McDermott v. Superior Court

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[S.F. No. 22844. Supreme Court of California. February 25, 1972.]

HUGH McDERMOTT et al., Petitioners, v. THE SUPERIOR COURT OF THE CITY AND COUNTY OF SAN FRANCISCO et al., Respondents; THE PEOPLE, Real Party in Interest

In Bank. (Opinion by McComb, J., expressing the unanimous view of the court.)

COUNSEL

Edward T. Mancuso, Public Defender, John Kaplan and Robert Bartels for Petitioners.

Evelle J. Younger, Attorney General, Herbert L. Ashby, Chief Assistant Attorney General, Doris H. Maier, Assistant Attorney General, Edward P. O'Brien and Gloria F. DeHart, Deputy Attorneys General, for Respondents and for Real Party in Interest.

OPINION

McCOMB, J.

Petitioners seek a writ of mandate or prohibition ordering that respondents cease requiring that they and the class of persons whom they represent post the 25 percent penalty assessment provided for by section 13521 of the Penal Code in order to obtain their release from custody while awaiting trial.

Facts: Two of the petitioners are charged with violating section 11500.5 [6 Cal. 3d 695] of the Health and Safety Code. The other four are charged with violating one or more of the following Penal Code sections: 211, 288a, 475a, or 487. Three of the petitioners have posted "bail" and deposited the 25 percent penalty assessment levied under section 13521 of the Penal Code and have been released. The other three have not done so and are still being held in custody.

Question: Is section 13521 of the Penal Code constitutional as it applies to bail?

No. Article I, section 6, of the California Constitution provides: "All persons shall be bailable by sufficient sureties, unless for capital offenses when the proof is evident or the presumption great. Excessive bail shall not be required ...." The Eighth Amendment to the United States Constitution likewise prohibits excessive bail.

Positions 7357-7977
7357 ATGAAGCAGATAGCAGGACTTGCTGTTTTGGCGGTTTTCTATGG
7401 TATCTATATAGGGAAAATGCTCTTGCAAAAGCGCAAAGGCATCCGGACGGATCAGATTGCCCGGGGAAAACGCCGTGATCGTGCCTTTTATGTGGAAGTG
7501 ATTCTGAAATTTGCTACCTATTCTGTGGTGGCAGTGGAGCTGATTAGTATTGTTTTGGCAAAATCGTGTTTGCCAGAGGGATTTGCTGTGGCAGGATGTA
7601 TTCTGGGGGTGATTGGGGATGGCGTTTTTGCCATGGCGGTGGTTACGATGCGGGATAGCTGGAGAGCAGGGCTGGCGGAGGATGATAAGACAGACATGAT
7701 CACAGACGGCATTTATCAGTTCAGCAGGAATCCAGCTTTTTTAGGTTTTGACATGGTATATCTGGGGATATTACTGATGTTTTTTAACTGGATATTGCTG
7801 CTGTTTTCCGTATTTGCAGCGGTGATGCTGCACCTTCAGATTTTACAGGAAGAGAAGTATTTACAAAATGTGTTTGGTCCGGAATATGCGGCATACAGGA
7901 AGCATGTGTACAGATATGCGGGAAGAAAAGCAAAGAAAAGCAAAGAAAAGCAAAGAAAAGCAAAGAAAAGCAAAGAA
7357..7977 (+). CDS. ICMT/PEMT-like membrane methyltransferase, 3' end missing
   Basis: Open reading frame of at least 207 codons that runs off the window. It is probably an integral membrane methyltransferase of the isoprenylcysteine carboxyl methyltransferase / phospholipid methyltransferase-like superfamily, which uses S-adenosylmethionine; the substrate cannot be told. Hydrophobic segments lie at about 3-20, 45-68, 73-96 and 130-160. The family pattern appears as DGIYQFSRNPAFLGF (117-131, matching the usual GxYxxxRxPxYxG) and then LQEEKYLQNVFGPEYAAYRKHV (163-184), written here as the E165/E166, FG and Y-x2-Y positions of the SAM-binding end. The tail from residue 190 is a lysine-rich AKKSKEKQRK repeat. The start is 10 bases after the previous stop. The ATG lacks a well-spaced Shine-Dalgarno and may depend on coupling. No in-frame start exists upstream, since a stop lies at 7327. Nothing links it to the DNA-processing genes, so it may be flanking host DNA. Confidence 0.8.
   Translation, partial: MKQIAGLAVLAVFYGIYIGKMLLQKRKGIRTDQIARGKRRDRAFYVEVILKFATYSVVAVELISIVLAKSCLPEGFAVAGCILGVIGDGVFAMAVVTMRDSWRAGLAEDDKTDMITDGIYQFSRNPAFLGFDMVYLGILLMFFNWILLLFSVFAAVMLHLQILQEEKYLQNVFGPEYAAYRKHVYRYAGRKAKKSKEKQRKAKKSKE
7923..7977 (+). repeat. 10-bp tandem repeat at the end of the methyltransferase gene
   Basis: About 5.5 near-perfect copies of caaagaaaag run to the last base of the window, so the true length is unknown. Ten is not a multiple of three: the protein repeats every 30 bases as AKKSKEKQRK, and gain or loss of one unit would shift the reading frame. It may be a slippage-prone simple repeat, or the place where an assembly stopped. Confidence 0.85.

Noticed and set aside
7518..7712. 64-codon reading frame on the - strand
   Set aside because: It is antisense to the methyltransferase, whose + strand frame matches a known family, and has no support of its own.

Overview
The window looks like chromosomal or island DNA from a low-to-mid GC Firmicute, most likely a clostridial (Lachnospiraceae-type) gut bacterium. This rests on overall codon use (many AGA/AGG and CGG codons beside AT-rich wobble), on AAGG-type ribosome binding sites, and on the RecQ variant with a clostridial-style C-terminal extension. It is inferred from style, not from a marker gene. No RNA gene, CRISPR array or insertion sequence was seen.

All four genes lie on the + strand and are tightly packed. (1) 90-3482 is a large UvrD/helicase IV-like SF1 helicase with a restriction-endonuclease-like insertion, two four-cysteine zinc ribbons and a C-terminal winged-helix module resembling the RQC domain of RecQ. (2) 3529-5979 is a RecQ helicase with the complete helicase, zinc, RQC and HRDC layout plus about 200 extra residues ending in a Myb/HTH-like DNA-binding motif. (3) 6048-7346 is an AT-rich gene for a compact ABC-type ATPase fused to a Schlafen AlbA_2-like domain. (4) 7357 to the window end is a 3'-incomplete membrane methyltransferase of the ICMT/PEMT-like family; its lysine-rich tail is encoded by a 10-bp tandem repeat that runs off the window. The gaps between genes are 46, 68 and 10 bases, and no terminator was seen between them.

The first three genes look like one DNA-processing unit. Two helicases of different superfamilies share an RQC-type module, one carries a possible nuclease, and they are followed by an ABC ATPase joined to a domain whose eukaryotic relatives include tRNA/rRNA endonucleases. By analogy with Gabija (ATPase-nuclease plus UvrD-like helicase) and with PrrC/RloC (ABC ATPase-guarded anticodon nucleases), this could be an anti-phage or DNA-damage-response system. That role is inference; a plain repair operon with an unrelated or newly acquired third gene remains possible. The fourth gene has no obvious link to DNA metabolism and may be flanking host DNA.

Section 1275 of the Penal Code requires that the judge or magistrate take into consideration, in fixing the amount of bail, "the seriousness of the offense charged, the previous criminal record of the defendant, and the probability of his appearing at the trial or hearing of the case."

Under section 13521 of the Penal Code, a 25 percent penalty assessment is levied for every fine, penalty or forfeiture imposed and collected by the courts for certain criminal offenses, including those with which petitioners have been charged. With respect to bail, the section provides: "When any deposit of bail is made for an offense to which this section applies, the person making such deposit shall also deposit a sufficient amount to include the assessment prescribed in this section for forfeited bail. If bail is forfeited, the amount of such assessment shall be transmitted by the clerk of the court to the county treasury and thence to the State Treasury pursuant to this section. If bail is returned, the assessment made thereon pursuant to this section shall also be returned." (Italics added.) The section requires that the penalty assessments levied upon fines and upon bail which is subsequently forfeited be deposited in the Peace Officers' Training Fund after being transmitted to the State Treasury.

[1] The purpose of bail is to insure the attendance of the defendant in court and his obedience to the court's orders and judgment, and there should be no suggestion of revenue to the government or punishment of the defendant or his surety. (In re Newbern, 55 Cal. 2d 500, 504 [4, 5] [11 Cal. Rptr. 547, 360 P.2d 43]; People v. Wilcox, 53 Cal. 2d 651, 656-657 [6] [2 Cal. Rptr. 754, 349 P.2d 522, 78 A.L.R.2d 1174].)